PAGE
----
So, it's possible to have eggnog without it being a modern novelty, and it might have been such a big deal _because_ it would be one of the last time people would be enjoying eggs and milk. Only for people who can afford rum or an equivalent. Also, it occurred to me that if you made it a bit ahead of time of the holiday celebration, with alcohol, that would help to stabilize the drink and kill/prevent-growth-of unhealthy bacteria.

And consider that clove, one of the spices used in eggnog, has preservative properties, which may also assist in providing a longer shelf-life. Preparing treats for the holidays could start weeks before the official celebratory time, so it isn't a completely crazy idea for eggnog.

Well, free-thinking is all well and good, but I also did a quick search for the History of Eggnog, and got this site and this site plus a bunch that quoted parts of the first site listed here.

Best info available says eggnog only goes back to the 19th century, that alcohol was used to help preserve the perishable milk and eggs, and that eggnog is descended from English possets (like eggnog, served hot). And apparently it was a social status thing in London -- not everyone could afford milk in the 19th c., esp. if you live in a city. In England madeira, brandy or sherry were used. In America rum was used most because it was more affordable.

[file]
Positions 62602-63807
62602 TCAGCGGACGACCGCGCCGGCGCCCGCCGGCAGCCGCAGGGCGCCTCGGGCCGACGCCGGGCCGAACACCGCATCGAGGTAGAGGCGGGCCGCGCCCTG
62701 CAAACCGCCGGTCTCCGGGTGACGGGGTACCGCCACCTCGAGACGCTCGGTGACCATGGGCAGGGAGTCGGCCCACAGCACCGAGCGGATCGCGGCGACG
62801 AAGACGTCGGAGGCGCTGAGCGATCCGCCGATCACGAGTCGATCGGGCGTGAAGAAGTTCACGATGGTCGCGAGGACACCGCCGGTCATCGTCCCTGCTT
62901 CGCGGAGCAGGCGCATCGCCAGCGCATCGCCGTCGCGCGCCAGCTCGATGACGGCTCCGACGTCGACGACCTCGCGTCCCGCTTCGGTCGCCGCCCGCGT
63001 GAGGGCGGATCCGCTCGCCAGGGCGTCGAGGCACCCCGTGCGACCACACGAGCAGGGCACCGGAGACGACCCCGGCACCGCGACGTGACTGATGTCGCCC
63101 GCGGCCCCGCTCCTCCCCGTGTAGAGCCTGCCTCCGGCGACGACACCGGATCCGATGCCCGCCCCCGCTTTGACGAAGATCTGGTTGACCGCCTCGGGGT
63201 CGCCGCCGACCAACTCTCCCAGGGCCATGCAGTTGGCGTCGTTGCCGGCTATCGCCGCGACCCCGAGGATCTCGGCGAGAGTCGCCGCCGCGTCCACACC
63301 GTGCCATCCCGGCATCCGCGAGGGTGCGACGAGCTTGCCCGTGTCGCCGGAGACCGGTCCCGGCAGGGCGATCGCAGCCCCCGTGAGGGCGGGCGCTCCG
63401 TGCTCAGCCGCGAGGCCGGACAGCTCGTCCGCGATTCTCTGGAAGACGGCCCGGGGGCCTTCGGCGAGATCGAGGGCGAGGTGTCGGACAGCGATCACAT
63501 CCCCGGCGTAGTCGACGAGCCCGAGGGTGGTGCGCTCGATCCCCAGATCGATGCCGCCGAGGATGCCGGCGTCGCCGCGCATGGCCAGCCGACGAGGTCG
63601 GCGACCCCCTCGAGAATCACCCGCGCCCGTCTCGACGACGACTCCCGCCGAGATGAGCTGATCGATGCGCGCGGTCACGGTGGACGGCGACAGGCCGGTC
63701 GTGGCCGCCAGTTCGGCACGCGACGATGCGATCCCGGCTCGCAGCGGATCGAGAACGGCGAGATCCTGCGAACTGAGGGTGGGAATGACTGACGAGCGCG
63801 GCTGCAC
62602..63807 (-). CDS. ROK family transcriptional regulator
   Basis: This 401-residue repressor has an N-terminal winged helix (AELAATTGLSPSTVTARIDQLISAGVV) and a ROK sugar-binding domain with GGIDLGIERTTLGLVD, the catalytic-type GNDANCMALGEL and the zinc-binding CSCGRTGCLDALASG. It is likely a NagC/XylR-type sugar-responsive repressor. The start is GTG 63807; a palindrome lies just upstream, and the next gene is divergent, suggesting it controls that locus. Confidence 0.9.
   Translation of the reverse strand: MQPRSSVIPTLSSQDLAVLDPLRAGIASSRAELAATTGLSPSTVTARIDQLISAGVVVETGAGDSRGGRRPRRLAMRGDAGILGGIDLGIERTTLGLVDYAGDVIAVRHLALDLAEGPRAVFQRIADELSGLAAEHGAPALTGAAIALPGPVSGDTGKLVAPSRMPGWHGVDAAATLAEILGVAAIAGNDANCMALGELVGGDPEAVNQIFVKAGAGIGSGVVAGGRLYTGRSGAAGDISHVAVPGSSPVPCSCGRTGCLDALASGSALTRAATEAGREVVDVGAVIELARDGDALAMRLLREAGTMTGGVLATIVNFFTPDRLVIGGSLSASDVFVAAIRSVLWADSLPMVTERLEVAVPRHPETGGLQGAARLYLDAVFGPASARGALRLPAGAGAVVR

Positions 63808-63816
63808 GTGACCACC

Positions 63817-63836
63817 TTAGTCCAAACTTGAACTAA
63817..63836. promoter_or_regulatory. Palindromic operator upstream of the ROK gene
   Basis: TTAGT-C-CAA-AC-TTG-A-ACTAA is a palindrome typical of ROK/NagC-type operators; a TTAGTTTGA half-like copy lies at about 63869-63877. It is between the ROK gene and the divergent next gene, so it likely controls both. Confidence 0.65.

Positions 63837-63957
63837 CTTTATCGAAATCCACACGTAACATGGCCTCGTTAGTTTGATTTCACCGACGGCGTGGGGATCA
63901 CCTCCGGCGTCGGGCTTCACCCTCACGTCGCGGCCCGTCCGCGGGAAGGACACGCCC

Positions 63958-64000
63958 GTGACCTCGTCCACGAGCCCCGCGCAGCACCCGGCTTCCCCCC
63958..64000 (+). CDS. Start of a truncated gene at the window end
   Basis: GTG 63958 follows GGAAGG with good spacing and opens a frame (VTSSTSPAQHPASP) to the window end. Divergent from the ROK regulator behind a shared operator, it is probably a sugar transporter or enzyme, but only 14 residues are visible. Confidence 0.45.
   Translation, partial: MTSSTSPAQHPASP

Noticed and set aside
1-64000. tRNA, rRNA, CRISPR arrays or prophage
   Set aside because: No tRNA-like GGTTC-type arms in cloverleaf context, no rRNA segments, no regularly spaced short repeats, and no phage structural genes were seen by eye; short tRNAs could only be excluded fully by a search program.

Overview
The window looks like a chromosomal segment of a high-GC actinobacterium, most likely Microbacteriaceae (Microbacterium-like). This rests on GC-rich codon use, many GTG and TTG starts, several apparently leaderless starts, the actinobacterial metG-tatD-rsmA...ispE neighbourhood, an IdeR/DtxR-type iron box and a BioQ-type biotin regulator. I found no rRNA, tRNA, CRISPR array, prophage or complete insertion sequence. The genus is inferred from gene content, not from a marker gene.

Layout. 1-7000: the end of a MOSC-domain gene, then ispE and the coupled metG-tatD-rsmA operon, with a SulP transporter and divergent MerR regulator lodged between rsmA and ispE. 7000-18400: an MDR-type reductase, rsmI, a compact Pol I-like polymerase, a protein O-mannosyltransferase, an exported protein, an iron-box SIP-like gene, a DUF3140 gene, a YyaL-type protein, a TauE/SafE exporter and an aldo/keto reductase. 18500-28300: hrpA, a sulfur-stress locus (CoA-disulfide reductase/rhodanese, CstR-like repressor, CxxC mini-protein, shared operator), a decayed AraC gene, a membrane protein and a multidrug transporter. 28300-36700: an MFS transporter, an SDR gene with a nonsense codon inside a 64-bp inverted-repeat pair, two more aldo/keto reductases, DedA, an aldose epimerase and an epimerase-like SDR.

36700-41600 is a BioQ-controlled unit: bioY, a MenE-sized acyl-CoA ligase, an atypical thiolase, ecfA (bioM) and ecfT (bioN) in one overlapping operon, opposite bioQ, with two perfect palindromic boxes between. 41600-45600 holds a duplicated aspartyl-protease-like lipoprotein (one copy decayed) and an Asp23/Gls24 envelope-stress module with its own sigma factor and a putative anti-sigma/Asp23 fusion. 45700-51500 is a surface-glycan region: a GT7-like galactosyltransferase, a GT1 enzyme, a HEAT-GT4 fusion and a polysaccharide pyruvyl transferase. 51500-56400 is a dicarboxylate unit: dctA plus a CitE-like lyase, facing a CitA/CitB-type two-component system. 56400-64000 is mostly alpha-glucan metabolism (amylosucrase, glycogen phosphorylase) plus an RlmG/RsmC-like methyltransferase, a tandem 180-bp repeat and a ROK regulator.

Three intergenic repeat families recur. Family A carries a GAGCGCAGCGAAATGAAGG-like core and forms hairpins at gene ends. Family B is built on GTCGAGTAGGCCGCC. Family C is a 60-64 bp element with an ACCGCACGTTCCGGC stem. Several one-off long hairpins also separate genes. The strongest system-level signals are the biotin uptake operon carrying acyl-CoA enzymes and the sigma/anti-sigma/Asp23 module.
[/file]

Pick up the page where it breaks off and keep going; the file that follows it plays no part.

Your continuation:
So, I was right about alcohol being used to increase shelf-life and that it was a special treat (for those who could afford the rum/brandy). And while eggnog is not very old in and of itself, possets go back further, to the Middle Ages. There's a good Wikipedia entry on possets. They were used as minor remedies for things such as colds and such. Ah well, it wouldn't be the first time something medicinal in origin became a treat!
helwen: (water drops)
Interesting thoughts on unnecessary energy use when baking and roasting.

helwen: (water drops)
This morning the farm was shrouded in fog, cool and grey....

Riot for Austerity, John Seymour, Roman Empire... )

The fog is lifting now, though it clings still to the hilltops to the east, and the far side of the field.
helwen: (water drops)
Interesting article: <a href="http://www.theage.com.au/news/opinion/the-end-is-nigh-be-positive/2007/09/21/1189881771237.html?page=fullpage>The End is Nigh. Be Positive</a>
helwen: (water drops)
The Riot is still ongoing. 288 members on the mailing list. Some are single (either truly single or only person in household trying to cut back on consumption) -- others are couples or families, of which only one is on the list. I'd say that at a minimum there are about 600 people in this little 'movement' now. And of course other folks who haven't committed to the Riot or who've never heard of it, are also working on being less wasteful. Yay!!

Just recently a person joined who lives in a park out west, and has for several decades. She has a service in a nearby city that burns her email to disk and mails it to a nearby neighbor every two weeks. She goes, reads the contents, and responds as she sees fit. No car, teaches others how to live more simply (although not necessarily as simply as she does) -- apparently she's been seeing an increase in students of late. So, when she found out about the Riot for Austerity, she joined to see what people are doing these days, so that she can better advise her students.